The retirement on July 31 of US Supreme Court Justice Anthony Kennedy has stunned liberals - and conservatives are salivating at the prospect of a decisively conservative Supreme Court bench for decades to come.
And it has raised the stakes even higher in mid-term congressional elections in November, when 33 of the Senate's 100 seats will be up for re-election.
The nine Supreme Court judges are appointed for life. President Donald Trump last year appointed conservative Neil Gorsuch to one seat on the bench. The retirement of Justice Kennedy opens up another seat for a conservative appointment, the implications of which could potentially reshape American society.
Only the Senate can stall the nomination of a replacement for Justice Kennedy. Republicans currently control the Senate with 51 seats, while Democrats have 49 - including two independents.
"Justice Kennedy's retirement makes the issue of Senate control one of the vital issues of our time; the most important thing we can do," President Trump told a wildly cheering crowd in Fargo, North Dakota, on Wednesday night.
Justice Kennedy was largely conservative, but occasionally sided with the liberal wing of the court - for instance in a 2015 ruling legalising same-sex marriage.
That, and the landmark 1973 Roe v Wade case which legalised abortion, may be revisited when the nine-person bench, already conservative-leaning with the appointment of Justice Gorsuch, becomes more firmly conservative.
The retirement of Justice Kennedy opens up another seat for a conservative appointment, the implications of which could potentially reshape American society.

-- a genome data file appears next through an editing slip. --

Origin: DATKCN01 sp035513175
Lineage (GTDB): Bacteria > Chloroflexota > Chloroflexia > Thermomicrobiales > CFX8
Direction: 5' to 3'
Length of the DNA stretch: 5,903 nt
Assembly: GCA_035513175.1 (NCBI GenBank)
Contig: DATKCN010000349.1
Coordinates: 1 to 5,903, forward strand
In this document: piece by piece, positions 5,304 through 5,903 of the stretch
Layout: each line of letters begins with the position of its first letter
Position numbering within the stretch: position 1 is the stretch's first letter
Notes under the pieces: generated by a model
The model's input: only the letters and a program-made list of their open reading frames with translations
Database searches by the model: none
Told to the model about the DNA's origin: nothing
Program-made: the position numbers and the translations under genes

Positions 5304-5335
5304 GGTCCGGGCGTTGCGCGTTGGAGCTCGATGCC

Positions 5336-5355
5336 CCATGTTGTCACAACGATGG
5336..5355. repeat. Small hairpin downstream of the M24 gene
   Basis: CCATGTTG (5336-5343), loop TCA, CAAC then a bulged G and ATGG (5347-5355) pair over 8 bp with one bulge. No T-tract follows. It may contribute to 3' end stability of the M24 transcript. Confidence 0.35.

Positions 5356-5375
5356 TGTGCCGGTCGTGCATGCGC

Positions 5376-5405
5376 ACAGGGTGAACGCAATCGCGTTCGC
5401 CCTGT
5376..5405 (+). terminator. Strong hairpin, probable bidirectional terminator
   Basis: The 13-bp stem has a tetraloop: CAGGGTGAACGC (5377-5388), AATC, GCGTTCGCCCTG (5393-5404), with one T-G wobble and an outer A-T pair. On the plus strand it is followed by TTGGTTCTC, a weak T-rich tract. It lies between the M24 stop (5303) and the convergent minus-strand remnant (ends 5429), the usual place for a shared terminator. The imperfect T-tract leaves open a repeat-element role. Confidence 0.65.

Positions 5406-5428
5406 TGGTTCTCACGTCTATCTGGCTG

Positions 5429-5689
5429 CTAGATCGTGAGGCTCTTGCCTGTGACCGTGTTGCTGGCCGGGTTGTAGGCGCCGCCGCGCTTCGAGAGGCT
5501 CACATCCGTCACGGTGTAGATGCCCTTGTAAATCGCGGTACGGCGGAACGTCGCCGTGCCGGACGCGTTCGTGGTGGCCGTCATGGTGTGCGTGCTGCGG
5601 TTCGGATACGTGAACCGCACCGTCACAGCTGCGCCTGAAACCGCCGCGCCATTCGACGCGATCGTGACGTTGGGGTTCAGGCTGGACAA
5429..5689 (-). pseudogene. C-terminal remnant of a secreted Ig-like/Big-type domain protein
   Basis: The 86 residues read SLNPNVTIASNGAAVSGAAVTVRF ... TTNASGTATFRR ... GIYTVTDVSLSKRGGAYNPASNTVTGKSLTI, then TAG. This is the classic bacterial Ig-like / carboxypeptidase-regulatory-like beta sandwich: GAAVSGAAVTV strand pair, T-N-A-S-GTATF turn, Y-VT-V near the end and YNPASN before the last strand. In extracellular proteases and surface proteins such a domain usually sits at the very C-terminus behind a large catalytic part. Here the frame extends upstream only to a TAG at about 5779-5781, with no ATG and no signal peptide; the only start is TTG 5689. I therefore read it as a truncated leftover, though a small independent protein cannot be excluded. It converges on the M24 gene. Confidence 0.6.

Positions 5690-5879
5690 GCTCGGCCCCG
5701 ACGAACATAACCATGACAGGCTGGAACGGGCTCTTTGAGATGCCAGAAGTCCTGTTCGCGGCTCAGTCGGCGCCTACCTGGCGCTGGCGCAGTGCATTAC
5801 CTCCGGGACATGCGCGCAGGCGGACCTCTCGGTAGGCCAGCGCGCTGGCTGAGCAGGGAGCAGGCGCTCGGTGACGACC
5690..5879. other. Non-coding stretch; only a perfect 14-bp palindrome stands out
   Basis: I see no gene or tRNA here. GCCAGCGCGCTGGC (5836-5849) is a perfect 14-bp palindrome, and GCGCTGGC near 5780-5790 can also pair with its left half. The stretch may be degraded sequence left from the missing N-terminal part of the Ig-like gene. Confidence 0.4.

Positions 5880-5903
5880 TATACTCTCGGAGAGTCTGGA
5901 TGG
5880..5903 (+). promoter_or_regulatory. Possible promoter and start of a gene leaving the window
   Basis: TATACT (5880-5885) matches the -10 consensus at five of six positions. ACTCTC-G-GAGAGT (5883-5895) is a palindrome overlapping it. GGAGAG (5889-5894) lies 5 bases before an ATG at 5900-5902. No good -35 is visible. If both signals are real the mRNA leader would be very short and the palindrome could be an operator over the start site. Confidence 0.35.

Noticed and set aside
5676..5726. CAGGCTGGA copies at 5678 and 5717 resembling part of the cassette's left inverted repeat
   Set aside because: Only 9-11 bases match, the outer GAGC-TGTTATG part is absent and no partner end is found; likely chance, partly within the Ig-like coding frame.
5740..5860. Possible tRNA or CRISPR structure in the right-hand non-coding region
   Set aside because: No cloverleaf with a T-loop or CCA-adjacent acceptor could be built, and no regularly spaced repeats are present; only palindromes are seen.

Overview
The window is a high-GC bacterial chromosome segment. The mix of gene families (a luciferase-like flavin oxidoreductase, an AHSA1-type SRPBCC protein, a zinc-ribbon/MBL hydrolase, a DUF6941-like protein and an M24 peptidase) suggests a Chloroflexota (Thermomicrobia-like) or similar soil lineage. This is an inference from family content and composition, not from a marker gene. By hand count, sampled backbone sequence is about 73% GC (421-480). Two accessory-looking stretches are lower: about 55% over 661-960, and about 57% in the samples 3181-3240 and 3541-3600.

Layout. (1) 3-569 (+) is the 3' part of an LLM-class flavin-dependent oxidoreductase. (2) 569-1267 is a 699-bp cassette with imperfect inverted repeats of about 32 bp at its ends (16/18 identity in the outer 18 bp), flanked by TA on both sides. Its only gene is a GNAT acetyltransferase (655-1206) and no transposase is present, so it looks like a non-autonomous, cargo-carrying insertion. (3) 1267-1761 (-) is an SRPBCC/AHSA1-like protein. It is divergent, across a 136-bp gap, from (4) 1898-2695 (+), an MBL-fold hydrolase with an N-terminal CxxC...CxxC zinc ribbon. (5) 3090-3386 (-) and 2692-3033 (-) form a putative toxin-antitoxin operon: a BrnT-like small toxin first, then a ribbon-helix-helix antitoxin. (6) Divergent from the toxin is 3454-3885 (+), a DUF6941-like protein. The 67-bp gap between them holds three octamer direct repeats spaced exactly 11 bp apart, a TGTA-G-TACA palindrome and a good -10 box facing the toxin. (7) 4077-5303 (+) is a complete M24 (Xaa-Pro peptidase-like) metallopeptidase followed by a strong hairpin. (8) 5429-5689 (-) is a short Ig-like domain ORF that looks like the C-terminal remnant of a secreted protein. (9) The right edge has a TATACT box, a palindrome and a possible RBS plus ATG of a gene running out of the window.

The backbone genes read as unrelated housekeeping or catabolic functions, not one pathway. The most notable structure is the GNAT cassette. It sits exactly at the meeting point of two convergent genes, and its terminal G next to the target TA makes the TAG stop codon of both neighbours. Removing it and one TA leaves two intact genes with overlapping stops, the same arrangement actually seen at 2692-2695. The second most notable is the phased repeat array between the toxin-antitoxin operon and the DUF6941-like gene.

The Republican Party will try and rush through an appointment and confirmation for a new justice before the mid-term elections. "We have to pick one that's there for 40 years, 45 years," Mr Trump told his supporters in Fargo.
Mr Joshua Matz, publisher of the Take Care legal blog, wrote in the Washington Post: "Keen to reshape American life on a startling scope and scale, conservatives will race to confirm a reliable vote.
"Things will get ugly - very ugly. Roe v Wade hangs in the balance. So do many other famous precedents," added Mr Matz, who was a law clerk to Justice Kennedy from 2014 to 2015.
Abortion rights group Planned Parenthood Federation said: "The significance of... (the) news cannot be overstated: The right to access abortion in this country is on the line."
President Trump has said the issue of same-sex marriage is settled, but activists fear the notoriously mercurial President will change his mind under the influence of arch conservatives. "I don't think 'devastated' is too strong a word," Mr James Obergefell, author and plaintiff in the 2015 case, told CNN.
Democrats and liberal groups have said they will fight tooth and nail to stall the nomination and confirmation of a replacement justice.
Democrats hope to replicate the play of Republican Majority Leader Mitch McConnell, who had held up an appointee by former president Barack Obama to the bench on grounds that it was too close to the November 2016 presidential election - thus sealing the fate of the seat given to Mr Gorsuch after Mr Trump won that election.
The seat to be vacated by Justice Kennedy is even more important, Democratic Party Senator Kamala Harris told MSNBC on Wednesday.
"Gorsuch was about one conservative replacing another conservative. This is about a swing vote," she said. "Everything lies in the balance in terms of how this court could swing on everything from... Roe versus Wade, to what we did in terms of same-sex marriage, to so many issues that are about fundamental rights." She added: "We have to fight to push it off. The decision that we make is going to have a generational impact."
Analysts expect the base for both parties to be re-energised, pointing to a high turnout for the mid-term elections. Still, the chances of the Democrats delaying the confirmation of a new justice, or in flipping the Senate so that they can further delay the appointment until the next presidential election in November 2020, are seen as slim.
The party has no leverage, said Dr Glenn Altschuler, professor of American Studies at Cornell University. "Kennedy's successor will be on the bench long before the elections of 2018," he said.